Optical projection tomography is a three-dimensional imaging technique that has been recently introduced as an imaging tool primarily in developmental biology and gene expression studies. The technique renders biological sample optically transparent by first dehydrating them and then placing in a mixture of benzyl alcohol and benzyl benzoate in a 2:1 ratio (BABB or Murray s Clear solution). The technique renders biological samples optically transparent by first dehydrating them in graded ethanol solutions then placing them in a mixture of benzyl alcohol and benzyl benzoate in a 2:1 ratio (BABB or Murray s Clear solution) to clear. After the clearing process the scattering contribution in the sample can be greatly reduced and made almost negligible while the absorption contribution cannot be eliminated completely. When trying to reconstruct the fluorescence distribution within the sample under investigation, this contribution affects the reconstructions and leads, inevitably, to image artifacts and quantification errors.. While absorption could be reduced further with a permanence of weeks or months in the clearing media, this will lead to progressive loss of fluorescence and to an unrealistically long sample processing time. This is true when reconstructing both exogenous contrast agents (molecular contrast agents) as well as endogenous contrast (e.g. reconstructions of genetically expressed fluorescent proteins).
Bioengineering, Issue 28, optical imaging, fluorescence imaging, optical projection tomography, born normalization, molecular imaging, heart imaging
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X-ray Dose Reduction through Adaptive Exposure in Fluoroscopic Imaging
Authors: Steve Burion, Tobias Funk.
Institutions: Triple Ring Technologies.
X-ray fluoroscopy is widely used for image guidance during cardiac intervention. However, radiation dose in these procedures can be high, and this is a significant concern, particularly in pediatric applications. Pediatrics procedures are in general much more complex than those performed on adults and thus are on average four to eight times longer1. Furthermore, children can undergo up to 10 fluoroscopic procedures by the age of 10, and have been shown to have a three-fold higher risk of developing fatal cancer throughout their life than the general population2,3. We have shown that radiation dose can be significantly reduced in adult cardiac procedures by using our scanning beam digital x-ray (SBDX) system4-- a fluoroscopic imaging system that employs an inverse imaging geometry5,6 (Figure 1, Movie 1 and Figure 2). Instead of a single focal spot and an extended detector as used in conventional systems, our approach utilizes an extended X-ray source with multiple focal spots focused on a small detector. Our X-ray source consists of a scanning electron beam sequentially illuminating up to 9,000 focal spot positions. Each focal spot projects a small portion of the imaging volume onto the detector. In contrast to a conventional system where the final image is directly projected onto the detector, the SBDX uses a dedicated algorithm to reconstruct the final image from the 9,000 detector images. For pediatric applications, dose savings with the SBDX system are expected to be smaller than in adult procedures. However, the SBDX system allows for additional dose savings by implementing an electronic adaptive exposure technique. Key to this method is the multi-beam scanning technique of the SBDX system: rather than exposing every part of the image with the same radiation dose, we can dynamically vary the exposure depending on the opacity of the region exposed. Therefore, we can significantly reduce exposure in radiolucent areas and maintain exposure in more opaque regions. In our current implementation, the adaptive exposure requires user interaction (Figure 3). However, in the future, the adaptive exposure will be real time and fully automatic. We have performed experiments with an anthropomorphic phantom and compared measured radiation dose with and without adaptive exposure using a dose area product (DAP) meter. In the experiment presented here, we find a dose reduction of 30%.
Bioengineering, Issue 55, Scanning digital X-ray, fluoroscopy, pediatrics, interventional cardiology, adaptive exposure, dose savings
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Determining 3D Flow Fields via Multi-camera Light Field Imaging
Authors: Tadd T. Truscott, Jesse Belden, Joseph R. Nielson, David J. Daily, Scott L. Thomson.
Institutions: Brigham Young University, Naval Undersea Warfare Center, Newport, RI.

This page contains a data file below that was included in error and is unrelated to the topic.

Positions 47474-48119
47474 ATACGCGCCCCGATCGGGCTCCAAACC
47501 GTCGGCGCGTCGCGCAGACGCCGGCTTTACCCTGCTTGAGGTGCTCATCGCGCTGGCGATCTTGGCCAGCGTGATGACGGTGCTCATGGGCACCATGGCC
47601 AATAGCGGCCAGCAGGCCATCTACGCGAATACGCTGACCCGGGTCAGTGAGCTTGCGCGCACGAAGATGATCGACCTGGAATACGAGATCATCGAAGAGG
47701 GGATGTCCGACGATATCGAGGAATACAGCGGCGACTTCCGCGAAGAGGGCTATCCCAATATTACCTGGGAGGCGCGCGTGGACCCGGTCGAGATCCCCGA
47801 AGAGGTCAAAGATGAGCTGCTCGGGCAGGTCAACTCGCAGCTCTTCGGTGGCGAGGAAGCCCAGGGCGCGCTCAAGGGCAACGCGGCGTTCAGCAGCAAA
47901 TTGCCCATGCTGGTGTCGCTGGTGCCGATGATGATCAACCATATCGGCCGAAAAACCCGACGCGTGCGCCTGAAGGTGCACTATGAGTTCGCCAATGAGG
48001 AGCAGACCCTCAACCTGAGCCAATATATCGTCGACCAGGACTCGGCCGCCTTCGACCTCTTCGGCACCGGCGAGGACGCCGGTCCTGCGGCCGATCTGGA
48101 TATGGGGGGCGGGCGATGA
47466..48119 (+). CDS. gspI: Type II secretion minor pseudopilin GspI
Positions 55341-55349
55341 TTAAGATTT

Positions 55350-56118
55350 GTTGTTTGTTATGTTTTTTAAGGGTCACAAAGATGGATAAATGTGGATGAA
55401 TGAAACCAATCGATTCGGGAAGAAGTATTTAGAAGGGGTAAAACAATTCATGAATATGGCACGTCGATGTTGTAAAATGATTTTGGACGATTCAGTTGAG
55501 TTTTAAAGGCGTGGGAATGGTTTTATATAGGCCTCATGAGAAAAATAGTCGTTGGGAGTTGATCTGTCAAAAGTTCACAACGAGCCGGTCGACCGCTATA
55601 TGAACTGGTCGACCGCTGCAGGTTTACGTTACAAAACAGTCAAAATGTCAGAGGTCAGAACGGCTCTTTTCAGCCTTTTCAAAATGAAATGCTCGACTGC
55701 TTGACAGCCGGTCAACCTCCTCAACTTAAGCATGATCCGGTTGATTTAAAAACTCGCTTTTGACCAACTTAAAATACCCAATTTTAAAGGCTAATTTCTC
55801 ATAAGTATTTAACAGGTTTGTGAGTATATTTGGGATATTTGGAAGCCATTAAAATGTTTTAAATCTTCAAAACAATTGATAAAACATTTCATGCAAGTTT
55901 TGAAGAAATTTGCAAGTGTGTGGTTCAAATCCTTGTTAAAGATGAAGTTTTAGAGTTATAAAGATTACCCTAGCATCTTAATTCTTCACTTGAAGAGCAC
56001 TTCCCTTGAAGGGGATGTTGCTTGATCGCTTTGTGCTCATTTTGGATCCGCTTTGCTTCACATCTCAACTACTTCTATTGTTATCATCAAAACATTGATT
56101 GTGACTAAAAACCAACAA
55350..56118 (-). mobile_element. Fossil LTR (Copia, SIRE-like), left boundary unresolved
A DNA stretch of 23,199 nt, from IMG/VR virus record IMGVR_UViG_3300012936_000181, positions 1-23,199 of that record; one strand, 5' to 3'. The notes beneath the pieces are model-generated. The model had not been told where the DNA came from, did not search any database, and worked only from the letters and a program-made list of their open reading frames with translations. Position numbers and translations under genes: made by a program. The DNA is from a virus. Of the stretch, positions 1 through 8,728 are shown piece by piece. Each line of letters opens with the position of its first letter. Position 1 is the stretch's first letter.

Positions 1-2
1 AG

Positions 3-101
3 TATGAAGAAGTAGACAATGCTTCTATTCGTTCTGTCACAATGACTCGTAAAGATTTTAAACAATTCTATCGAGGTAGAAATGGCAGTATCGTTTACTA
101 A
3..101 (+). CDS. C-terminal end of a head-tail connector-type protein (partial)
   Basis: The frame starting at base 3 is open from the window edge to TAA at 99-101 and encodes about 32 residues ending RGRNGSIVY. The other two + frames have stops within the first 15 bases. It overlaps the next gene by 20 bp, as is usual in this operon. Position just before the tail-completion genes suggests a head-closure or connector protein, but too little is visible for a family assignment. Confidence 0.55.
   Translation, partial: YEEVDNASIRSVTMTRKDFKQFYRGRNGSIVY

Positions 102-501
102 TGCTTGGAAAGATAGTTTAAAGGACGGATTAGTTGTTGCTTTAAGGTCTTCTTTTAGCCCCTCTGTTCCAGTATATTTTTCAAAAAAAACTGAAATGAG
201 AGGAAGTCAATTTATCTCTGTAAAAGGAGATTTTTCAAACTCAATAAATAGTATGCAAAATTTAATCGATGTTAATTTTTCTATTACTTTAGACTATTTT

In the field of fluid mechanics, the resolution of computational schemes has outpaced experimental methods and widened the gap between predicted and observed phenomena in fluid flows. Thus, a need exists for an accessible method capable of resolving three-dimensional (3D) data sets for a range of problems. We present a novel technique for performing quantitative 3D imaging of many types of flow fields. The 3D technique enables investigation of complicated velocity fields and bubbly flows. Measurements of these types present a variety of challenges to the instrument. For instance, optically dense bubbly multiphase flows cannot be readily imaged by traditional, non-invasive flow measurement techniques due to the bubbles occluding optical access to the interior regions of the volume of interest. By using Light Field Imaging we are able to reparameterize images captured by an array of cameras to reconstruct a 3D volumetric map for every time instance, despite partial occlusions in the volume. The technique makes use of an algorithm known as synthetic aperture (SA) refocusing, whereby a 3D focal stack is generated by combining images from several cameras post-capture 1. Light Field Imaging allows for the capture of angular as well as spatial information about the light rays, and hence enables 3D scene reconstruction. Quantitative information can then be extracted from the 3D reconstructions using a variety of processing algorithms. In particular, we have developed measurement methods based on Light Field Imaging for performing 3D particle image velocimetry (PIV), extracting bubbles in a 3D field and tracking the boundary of a flickering flame. We present the fundamentals of the Light Field Imaging methodology in the context of our setup for performing 3DPIV of the airflow passing over a set of synthetic vocal folds, and show representative results from application of the technique to a bubble-entraining plunging jet.
Physics, Issue 73, Mechanical Engineering, Fluid Mechanics, Engineering, synthetic aperture imaging, light field, camera array, particle image velocimetry, three dimensional, vector fields, image processing, auto calibration, vocal chords, bubbles, flow, fluids
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Non-invasive 3D-Visualization with Sub-micron Resolution Using Synchrotron-X-ray-tomography
Authors: Michael Heethoff, Lukas Helfen, Peter Cloetens.
Institutions: University of Tubingen, European Synchrotron Radiation Facility.
Little is known about the internal organization of many micro-arthropods with body sizes below 1 mm. The reasons for that are the small size and the hard cuticle which makes it difficult to use protocols of classical histology. In addition, histological sectioning destroys the sample and can therefore not be used for unique material. Hence, a non-destructive method is desirable which allows to view inside small samples without the need of sectioning. We used synchrotron X-ray tomography at the European Synchrotron Radiation Facility (ESRF) in Grenoble (France) to non-invasively produce 3D tomographic datasets with a pixel-resolution of 0.7µm. Using volume rendering software, this allows us to reconstruct the internal organization in its natural state without the artefacts produced by histological sectioning. These date can be used for quantitative morphology, landmarks, or for the visualization of animated movies to understand the structure of hidden body parts and to follow complete organ systems or tissues through the samples.
Developmental Biology, Issue 15, Synchrotron X-ray tomography, Acari, Oribatida, micro-arthropods, non-invasive investigation
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JoVE Visualize is a tool created to match the last 5 years of PubMed publications to methods in JoVE's video library.

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We use abstracts found on PubMed and match them to JoVE videos to create a list of 10 to 30 related methods videos.

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In developing our video relationships, we compare around 5 million PubMed articles to our library of over 4,500 methods videos. In some cases the language used in the PubMed abstracts makes matching that content to a JoVE video difficult. In other cases, there happens not to be any content in our video library that is relevant to the topic of a given abstract. In these cases, our algorithms are trying their best to display videos with relevant content, which can sometimes result in matched videos with only a slight relation.